Although most respondents seemed to have some awareness of the increased reproductive risk, one could question whether respondents have really understood the nature of the risk, as illustrated by the high percentage indicating an increased risk of Down syndrome. Limited genetic health literacy is not unique for this group, but is a more general phenomenon related to the perceived difficulty of inheritance and genetics among the general public as well as health professionals.26, 27
Respondents were rather positive when asked about their attitude regarding seeking and providing information about possible reproductive risks. Most people were in favour of the availability of information on reproductive risks associated with consanguinity. This positive attitude might stem from important values in Islam, indicating that people should aim at gaining knowledge and should pursue all that is good for one’s health.28 General practitioners were mentioned more often than other professionals as being eligible to offer the information to consanguineous couples, consistent with findings in the United Kingdom.20 The results suggest that information regarding reproductive risks should be provided as early as possible. Most people regarded information before marriage the best option, therefore a strategy to consider might be the introduction of this type of information as part of school education. The fact that people already committed to a consanguineous relationship regard their risk as lower and are less open for risk information confirms that early timing of providing this information is important. When presented as a topic concerning reproductive health, this can only entail general information however, and does not include one’s personal risk. Tailored risk information can only be given once a relationship is considered or established, preferably taking place in an individual counselling setting and in a culturally sensitive manner.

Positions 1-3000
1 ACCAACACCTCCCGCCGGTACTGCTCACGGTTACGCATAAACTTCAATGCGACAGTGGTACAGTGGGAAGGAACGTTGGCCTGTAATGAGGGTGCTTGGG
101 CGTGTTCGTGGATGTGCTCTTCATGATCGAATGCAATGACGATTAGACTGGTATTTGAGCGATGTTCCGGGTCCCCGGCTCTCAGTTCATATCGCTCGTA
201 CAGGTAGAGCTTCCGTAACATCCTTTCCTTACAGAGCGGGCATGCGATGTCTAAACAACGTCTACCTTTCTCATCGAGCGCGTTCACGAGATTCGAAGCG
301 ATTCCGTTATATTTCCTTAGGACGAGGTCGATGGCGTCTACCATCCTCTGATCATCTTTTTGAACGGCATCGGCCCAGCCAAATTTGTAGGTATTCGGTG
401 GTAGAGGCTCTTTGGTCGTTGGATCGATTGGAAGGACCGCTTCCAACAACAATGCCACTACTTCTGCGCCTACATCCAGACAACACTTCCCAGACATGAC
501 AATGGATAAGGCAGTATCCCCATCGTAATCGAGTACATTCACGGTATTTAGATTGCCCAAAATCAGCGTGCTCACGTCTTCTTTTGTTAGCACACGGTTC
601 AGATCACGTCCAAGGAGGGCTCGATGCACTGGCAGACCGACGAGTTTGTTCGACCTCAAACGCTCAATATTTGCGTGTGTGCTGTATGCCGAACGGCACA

In this study, participating men did not differ much from women, although their attitudes were slightly less positive, with a significant difference concerning their attitudes towards consanguineous couples having children. Previous studies have suggested that men are more likely to consider reproduction and childbirth as a woman’s responsibility and therefore might answer less positively to questions about having children.29, 30, 31 Nevertheless, when trying to present men with preconceptional information, it has to be taken into consideration that men may be less interested in this subject and will possibly be less likely to respond to the offer of information.
The attitudes and understanding of the target group may be of influence to the potential uptake of a genetic test when offered to consanguineous couples to assess the risk of recessive diseases in their offspring. This topic was not specifically addressed in our study, but available evidence shows that in the Netherlands, as in many other countries, many people from different ethnic groups are rather positive about preconception haemoglobinopathy carrier screening.32, 33 Participants in a universal haemoglobinopathy carrier screening programme in the antenatal phase in the United Kingdom who were tested positive indicated that they would have preferred to have been tested in the preconception phase.34 Moreover, a qualitative study among Islamic scholars showed that they are favourable towards a preconceptional genetic test focused on consanguineous couples, although they felt the target population might have doubts whether this was allowed on religious grounds.28